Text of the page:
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Stop subsidizing sham colleges with public dollars

Our neighboring U.S. senator, Tom Harkin (D-Iowa) has the right idea. It is time to stop wasting taxpayer money on low-quality, high-cost, unaccredited, for-profit higher education. He has taken up this fight in the U.S. Senate, and I encourage our Minnesota congressional delegation to support his efforts.

For those new to this issue, our tax dollars fund federal student financial aid, which includes both need-based grants (money that does not require repayment) and subsidized loans (government low-interest loans).

The data speak for themselves: For-profit colleges educate fewer than 10 percent of U.S. students, yet they suck up nearly a quarter of all federal student aid and their students are more likely to default on their debt ("For-profit colleges: Do they short-change students?").

Certainly, not all for-profit colleges are low quality, but most tend to be quite expensive. Those which lack regional accreditation tend to be both.


For those unfamiliar with the jargon, regional accreditation is an essential designation when it comes to assessing institutional quality, transferring credits, or gaining acceptance to an advanced degree program. Program specific accreditation may also be necessary. The Higher Learning Commission of the North Central Association accredits colleges in Minnesota. Without this designation, Minnesota students may be left with bogus credits culminating in a useless degree.

An opportunity to lead
Not only do I encourage our elected representatives to pursue this in Washington, we should also attack this issue here at home. Minnesota is well-known nationally as a policy innovator (e.g. school choice, tobacco regulation, health-care access), and this is another such opportunity.

We must support robust state legislation that prohibits the Minnesota State Grant program from supporting educational institutions that (1) lack relevant regional accreditation, (2) spend a disproportionate amount of operating funds on marketing and recruitment, and/or (3) have a record of fraudulent behavior that places corporate shareholders above student needs.

Just watch an hour of daytime or late-night TV to see how much the for-profit sector spends on advertising. And these marketing campaigns tend to target the most vulnerable and uniformed regarding higher ed.

Let us take a page from useful tobacco and pharmaceutical regulations and require for-profit institutions to disclose essential consumer information in their advertisements — like accreditation, fees, job placement rates, and the percentage of tuition dollars absorbed by marketing and corporate profit.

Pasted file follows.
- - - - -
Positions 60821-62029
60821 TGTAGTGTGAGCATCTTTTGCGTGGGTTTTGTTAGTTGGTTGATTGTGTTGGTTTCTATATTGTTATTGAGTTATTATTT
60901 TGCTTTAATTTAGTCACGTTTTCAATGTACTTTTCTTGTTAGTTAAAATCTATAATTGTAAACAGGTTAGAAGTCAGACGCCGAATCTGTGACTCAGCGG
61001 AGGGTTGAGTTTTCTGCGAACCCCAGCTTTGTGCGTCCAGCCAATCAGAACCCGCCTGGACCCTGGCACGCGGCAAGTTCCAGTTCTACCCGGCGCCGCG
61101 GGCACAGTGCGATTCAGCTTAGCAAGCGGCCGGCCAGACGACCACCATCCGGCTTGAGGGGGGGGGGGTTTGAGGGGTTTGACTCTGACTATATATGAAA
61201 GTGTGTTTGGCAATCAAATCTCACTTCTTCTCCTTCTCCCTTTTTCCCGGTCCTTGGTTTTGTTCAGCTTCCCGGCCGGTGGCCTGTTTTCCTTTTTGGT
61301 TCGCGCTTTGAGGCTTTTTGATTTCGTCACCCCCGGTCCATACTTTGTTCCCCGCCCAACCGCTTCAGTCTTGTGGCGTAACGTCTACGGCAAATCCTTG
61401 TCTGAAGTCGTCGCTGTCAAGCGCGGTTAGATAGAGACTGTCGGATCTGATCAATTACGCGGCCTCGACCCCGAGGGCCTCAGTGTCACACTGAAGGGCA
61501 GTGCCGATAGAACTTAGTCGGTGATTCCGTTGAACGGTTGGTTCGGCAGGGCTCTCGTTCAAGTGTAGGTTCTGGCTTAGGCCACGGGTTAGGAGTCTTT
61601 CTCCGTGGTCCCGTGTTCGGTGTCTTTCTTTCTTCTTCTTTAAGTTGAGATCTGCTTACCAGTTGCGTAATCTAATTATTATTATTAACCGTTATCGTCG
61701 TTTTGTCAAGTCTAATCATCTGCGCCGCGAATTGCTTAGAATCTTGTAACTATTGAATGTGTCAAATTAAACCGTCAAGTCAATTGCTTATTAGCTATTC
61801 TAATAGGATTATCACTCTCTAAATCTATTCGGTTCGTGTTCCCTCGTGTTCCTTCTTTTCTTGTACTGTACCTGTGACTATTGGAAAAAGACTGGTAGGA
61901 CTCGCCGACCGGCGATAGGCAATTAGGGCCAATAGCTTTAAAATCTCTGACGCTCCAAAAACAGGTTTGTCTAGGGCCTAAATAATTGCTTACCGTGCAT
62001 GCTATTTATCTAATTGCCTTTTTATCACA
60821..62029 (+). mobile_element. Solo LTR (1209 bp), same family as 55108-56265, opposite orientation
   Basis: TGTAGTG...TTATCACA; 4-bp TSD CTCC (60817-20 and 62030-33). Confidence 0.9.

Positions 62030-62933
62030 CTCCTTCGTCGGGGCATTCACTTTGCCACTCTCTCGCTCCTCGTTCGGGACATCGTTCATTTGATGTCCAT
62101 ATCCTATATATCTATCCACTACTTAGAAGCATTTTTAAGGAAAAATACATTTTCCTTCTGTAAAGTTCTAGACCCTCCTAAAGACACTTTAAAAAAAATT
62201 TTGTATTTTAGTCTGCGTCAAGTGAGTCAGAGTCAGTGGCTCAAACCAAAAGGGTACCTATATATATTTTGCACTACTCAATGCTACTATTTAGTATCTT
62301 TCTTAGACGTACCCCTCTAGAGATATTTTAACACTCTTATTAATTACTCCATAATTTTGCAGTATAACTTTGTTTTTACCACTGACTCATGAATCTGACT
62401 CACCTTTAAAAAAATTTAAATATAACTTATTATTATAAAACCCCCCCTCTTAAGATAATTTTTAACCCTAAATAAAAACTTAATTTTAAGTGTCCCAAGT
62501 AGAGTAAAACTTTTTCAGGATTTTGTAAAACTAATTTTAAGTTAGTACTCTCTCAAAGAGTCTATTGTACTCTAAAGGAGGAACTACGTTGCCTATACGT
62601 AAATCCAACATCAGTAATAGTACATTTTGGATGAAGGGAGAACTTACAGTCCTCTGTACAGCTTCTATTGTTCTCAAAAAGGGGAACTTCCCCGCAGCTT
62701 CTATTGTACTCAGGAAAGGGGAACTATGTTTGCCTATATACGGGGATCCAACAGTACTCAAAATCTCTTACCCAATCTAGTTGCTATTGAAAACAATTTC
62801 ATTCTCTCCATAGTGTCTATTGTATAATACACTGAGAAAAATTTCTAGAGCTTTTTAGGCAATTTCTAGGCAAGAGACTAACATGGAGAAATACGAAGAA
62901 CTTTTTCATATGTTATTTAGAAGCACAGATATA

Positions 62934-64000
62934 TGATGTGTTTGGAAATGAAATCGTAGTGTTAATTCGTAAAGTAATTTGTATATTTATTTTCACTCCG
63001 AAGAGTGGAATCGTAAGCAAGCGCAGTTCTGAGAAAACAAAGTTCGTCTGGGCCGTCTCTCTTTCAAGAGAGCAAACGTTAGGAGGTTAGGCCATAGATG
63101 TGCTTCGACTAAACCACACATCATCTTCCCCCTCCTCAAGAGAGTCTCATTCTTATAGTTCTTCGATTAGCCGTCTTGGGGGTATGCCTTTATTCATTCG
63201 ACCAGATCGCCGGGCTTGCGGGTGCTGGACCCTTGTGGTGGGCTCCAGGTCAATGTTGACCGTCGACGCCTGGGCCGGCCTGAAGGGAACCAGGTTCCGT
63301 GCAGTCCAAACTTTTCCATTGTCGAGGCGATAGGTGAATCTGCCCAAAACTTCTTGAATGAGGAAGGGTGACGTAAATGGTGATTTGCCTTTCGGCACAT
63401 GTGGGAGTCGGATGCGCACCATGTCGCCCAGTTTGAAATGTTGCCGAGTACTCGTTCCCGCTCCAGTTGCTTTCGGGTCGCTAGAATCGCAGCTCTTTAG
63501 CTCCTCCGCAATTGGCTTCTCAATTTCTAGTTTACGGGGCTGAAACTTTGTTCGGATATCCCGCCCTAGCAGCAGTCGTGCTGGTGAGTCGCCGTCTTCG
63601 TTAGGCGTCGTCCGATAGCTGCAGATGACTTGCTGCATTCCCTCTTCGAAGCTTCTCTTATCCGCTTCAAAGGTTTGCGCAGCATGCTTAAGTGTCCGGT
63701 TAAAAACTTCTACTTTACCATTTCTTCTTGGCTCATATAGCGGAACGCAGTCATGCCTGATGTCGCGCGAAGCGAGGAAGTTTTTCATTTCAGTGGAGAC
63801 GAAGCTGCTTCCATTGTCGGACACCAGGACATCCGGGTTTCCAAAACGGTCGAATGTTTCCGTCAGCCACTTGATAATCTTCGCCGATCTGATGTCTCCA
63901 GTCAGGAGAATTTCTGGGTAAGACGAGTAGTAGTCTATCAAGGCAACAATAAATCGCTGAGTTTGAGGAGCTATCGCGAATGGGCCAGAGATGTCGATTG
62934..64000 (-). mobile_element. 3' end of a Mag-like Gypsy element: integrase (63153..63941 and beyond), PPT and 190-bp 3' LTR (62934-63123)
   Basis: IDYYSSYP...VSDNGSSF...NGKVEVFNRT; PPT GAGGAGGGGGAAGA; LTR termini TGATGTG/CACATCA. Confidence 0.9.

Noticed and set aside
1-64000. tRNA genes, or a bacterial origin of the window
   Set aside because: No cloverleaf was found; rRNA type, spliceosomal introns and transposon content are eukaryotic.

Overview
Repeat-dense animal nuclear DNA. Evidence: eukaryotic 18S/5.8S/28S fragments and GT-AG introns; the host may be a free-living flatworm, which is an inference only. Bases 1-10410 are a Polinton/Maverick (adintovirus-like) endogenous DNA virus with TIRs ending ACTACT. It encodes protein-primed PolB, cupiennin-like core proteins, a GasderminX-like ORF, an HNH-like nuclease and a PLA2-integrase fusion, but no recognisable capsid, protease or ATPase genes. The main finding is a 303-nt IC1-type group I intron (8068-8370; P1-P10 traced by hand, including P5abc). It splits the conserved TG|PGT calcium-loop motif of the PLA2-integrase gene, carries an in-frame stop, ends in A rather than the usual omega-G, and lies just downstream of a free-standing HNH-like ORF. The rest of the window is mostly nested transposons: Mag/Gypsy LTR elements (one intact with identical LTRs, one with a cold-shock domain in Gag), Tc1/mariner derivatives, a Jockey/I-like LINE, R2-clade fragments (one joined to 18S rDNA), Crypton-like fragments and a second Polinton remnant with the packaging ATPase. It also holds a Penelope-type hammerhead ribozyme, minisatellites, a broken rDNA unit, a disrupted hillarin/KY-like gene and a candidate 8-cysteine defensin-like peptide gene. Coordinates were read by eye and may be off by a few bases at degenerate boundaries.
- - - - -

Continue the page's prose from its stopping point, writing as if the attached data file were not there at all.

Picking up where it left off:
A competitive disadvantage
I will conclude with an admission of bias. As a community college professor, I see how Minnesota's public investment in colleges transforms lives and opens doors. Our public college system is of the highest quality and provides hundreds of affordable degree programs to every part of the state.

Yet these fully accredited, affordable and accessible nonprofit institutions often find themselves at a competitive disadvantage for one reason: They spend public dollars and student tuition on education rather than shareholder profit and a ubiquitous and often deceptive marketing machine.

Zack Sullivan, Minneapolis, serves as political science faculty at Inver Hills Community College in Inver Grove Heights.

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Comments (8)

Good thought-provoking article.

I share your concerns, but many public institutions might have a difficult time with being asked to disclose:

1. The amount of money being spent on marketing - of all types!

2. Job placement rates

3. The amount of tuition and fee money being spent for non-educational expenses.

Don't get me wrong. I am a strong supporter of public higher education. But we are going to have to make a lot better case for ourselves than has been done so far. Otherwise we are in danger of the public buying Pawlenty's idea that a college level course can be offered for $199.

Yes we should go after the for profit scam artists (and not all of them are.) But we had better start cleaning up our own act.

Bill Gleason, U of M faculty and alum

I'm thinking of starting up my own post-secondary educational "college." All I need to do is decide what areas my school will specialize in (not than I expect I'll know anything about those areas of study), find a warehouse I can rent inexpensively and convert into classrooms and offices, etc.

Next I need to design a marketing scheme built around making classes sound effortless and the jobs you can get after you graduate sound like a sure thing, sound as if they're fantastically well paid, and most of all, sound as if they're fun to do.